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Health, Science & Environment

Ohio agencies outline their solar eclipse preparations and suggestions

Gov. Mike DeWine models solar eclipse glasses after a press conference in April 2024.
Sarah Donaldson
Statehouse News Bureau
Gov. Mike DeWine models solar eclipse glasses after a press conference in April 2024.

Ohio is in the final phase of preparations for the total solar eclipse Monday, and a handful of agencies said it's all hands on deck through the astronomical event that could, potentially, pull hundreds of thousands of visitors into the state's orbit.

Officials with the Ohio Emergency Management Agency (EMA), State Highway Patrol (OHSP), and Departments of Transportation (ODOT) and Natural Resources (ODNR) said Friday their agencies will be at higher staffing levels through early next week. Some will converge in the centralized Ohio Emergency Operations Center, which DeWine announced he was activating starting Sunday.

Although the historic day should be far from “gloom and doom,” Gov. Mike DeWine said, the state is urging residents and out-of-state visitors alike to pack their glasses and “patience.”

“Our local communities have been working to prepare for this influx of visitors, but there's no way around the fact that there will be incredibly heavy traffic and very large crowds,” DeWine said.

Heading into Monday, traffic congestion is one of the biggest concerns—particularly after the main event passes. “Then everyone wants to go home,” he said.

ODOT Director Jack Marchbanks said, however, the average number of cars across Ohio's interstates and other highways could begin increasing as soon as Saturday. The state has little precedent to go off of, but has sought advice from other states in the 2017 path of totality, including Kentucky and Tennessee.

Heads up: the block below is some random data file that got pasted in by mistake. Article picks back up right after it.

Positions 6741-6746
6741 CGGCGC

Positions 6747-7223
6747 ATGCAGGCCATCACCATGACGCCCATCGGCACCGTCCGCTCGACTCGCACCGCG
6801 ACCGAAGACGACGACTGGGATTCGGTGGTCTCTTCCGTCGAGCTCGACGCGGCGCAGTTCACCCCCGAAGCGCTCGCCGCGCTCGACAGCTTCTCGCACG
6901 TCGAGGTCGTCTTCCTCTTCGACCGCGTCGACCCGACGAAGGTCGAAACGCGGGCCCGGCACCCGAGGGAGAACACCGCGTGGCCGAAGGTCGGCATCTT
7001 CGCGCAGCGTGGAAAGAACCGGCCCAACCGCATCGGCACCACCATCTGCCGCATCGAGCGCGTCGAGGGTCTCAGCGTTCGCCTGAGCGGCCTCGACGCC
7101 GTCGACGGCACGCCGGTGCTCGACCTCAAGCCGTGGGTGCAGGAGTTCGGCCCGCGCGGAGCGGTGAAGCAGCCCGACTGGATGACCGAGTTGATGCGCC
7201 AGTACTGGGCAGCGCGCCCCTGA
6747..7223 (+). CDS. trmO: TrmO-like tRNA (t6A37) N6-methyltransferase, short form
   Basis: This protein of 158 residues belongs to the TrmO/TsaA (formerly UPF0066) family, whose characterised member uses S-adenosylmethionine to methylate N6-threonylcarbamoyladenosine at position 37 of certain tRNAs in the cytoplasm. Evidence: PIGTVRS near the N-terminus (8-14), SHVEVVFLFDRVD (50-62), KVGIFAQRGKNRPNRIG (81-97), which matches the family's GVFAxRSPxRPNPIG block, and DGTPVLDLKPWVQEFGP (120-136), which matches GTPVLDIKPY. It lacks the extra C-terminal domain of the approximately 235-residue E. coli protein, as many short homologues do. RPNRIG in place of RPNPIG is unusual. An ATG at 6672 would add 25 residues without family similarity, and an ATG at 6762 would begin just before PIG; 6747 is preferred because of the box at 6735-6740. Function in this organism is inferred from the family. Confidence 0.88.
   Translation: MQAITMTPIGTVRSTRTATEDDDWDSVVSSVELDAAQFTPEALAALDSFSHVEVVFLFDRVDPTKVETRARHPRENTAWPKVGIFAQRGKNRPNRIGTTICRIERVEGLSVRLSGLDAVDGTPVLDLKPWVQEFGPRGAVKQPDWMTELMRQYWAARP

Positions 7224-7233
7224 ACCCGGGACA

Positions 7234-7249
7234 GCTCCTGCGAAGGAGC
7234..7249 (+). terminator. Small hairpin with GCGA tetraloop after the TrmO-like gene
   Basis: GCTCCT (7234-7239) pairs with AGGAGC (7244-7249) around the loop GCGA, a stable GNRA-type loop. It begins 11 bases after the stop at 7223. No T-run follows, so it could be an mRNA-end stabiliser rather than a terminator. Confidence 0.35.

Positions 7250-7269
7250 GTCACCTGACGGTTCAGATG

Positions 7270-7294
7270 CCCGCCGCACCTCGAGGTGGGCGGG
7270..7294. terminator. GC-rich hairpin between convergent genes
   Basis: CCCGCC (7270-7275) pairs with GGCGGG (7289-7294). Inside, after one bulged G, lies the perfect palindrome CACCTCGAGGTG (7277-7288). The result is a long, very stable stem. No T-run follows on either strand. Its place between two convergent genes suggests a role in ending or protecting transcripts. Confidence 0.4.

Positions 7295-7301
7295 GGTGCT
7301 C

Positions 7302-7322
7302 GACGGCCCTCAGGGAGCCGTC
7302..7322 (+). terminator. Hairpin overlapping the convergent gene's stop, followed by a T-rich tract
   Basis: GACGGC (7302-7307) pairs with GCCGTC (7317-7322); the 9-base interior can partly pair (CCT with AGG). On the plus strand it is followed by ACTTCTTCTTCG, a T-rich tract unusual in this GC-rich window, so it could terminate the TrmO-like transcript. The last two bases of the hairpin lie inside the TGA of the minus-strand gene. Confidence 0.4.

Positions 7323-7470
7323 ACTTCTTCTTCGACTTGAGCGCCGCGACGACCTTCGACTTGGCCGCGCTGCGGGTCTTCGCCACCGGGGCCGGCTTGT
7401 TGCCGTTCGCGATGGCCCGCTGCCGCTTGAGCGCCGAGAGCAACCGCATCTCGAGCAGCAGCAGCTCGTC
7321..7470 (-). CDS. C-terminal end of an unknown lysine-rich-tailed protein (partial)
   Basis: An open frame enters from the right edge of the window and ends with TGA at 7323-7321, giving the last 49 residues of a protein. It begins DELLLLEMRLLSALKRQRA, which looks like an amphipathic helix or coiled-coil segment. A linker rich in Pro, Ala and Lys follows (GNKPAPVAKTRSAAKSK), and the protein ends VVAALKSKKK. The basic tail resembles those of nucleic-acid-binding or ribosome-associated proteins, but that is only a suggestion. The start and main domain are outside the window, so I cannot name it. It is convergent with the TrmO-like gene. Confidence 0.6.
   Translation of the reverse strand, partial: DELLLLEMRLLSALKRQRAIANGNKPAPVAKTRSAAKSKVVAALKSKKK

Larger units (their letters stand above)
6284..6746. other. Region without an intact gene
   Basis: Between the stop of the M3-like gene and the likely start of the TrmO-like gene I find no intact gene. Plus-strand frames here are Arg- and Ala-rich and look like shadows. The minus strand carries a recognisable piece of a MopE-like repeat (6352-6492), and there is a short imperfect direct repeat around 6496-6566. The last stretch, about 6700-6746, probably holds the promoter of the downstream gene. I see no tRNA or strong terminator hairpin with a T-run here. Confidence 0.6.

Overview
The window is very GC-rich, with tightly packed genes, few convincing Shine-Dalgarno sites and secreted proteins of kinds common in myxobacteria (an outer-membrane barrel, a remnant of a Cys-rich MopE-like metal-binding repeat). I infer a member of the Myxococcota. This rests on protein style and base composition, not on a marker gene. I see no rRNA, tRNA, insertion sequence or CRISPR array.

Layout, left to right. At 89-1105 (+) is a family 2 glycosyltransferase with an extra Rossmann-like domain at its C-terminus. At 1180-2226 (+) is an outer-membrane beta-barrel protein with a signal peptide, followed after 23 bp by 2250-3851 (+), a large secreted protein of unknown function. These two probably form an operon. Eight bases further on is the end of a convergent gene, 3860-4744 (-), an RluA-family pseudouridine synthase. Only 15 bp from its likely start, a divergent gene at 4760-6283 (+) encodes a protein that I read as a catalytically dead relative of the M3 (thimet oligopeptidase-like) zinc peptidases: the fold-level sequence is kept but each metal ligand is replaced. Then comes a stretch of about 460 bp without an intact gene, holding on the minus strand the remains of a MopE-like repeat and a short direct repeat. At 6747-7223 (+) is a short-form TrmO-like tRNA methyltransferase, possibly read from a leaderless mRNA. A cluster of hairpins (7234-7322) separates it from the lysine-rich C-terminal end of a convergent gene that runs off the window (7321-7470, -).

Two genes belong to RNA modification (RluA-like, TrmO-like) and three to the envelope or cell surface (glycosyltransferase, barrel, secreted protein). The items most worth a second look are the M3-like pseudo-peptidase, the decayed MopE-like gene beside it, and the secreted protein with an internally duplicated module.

The agency will monitor traffic through its regular network of cameras. It is also limiting lane closures in work zones. “ODOT is treating this once in a lifetime event as a major weather event,” Marchbanks said.

For ODNR, it's more like a “major fireworks event,” said Director Mary Mertz.

For in-state travelers and out-of-state visitors, officials are also recommending:

  • Decide on a viewing location ahead of time, and get to it early
  • Don't treat the sides of roads as a viewing location
  • Fill your gas tank frequently, and if you drive an electric vehicle, charge it fully
  • Go old-school with directions—if cell phone signal gets dicey, have a paper map on reserve
  • Have an emergency kit on hand, including snacks, drinks, cash and chargers
  • Be aware of where to shelter, just in case
  • When it's time to look at the sky, throw on a pair of certified eclipse glasses—sunglasses aren't a proper stand-in

“This is not gloom and doom,” DeWine said. “This should be a fun day, should be an interesting day for people and we just want people, everybody to have a good time. That's what our goal is.”

The Ohio National Guard has not been activated, DeWine said, but is on standby.

Sarah Donaldson covers government, policy, politics and elections for the Ohio Public Radio and Television Statehouse News Bureau. Contact her at sdonaldson@statehousenews.org.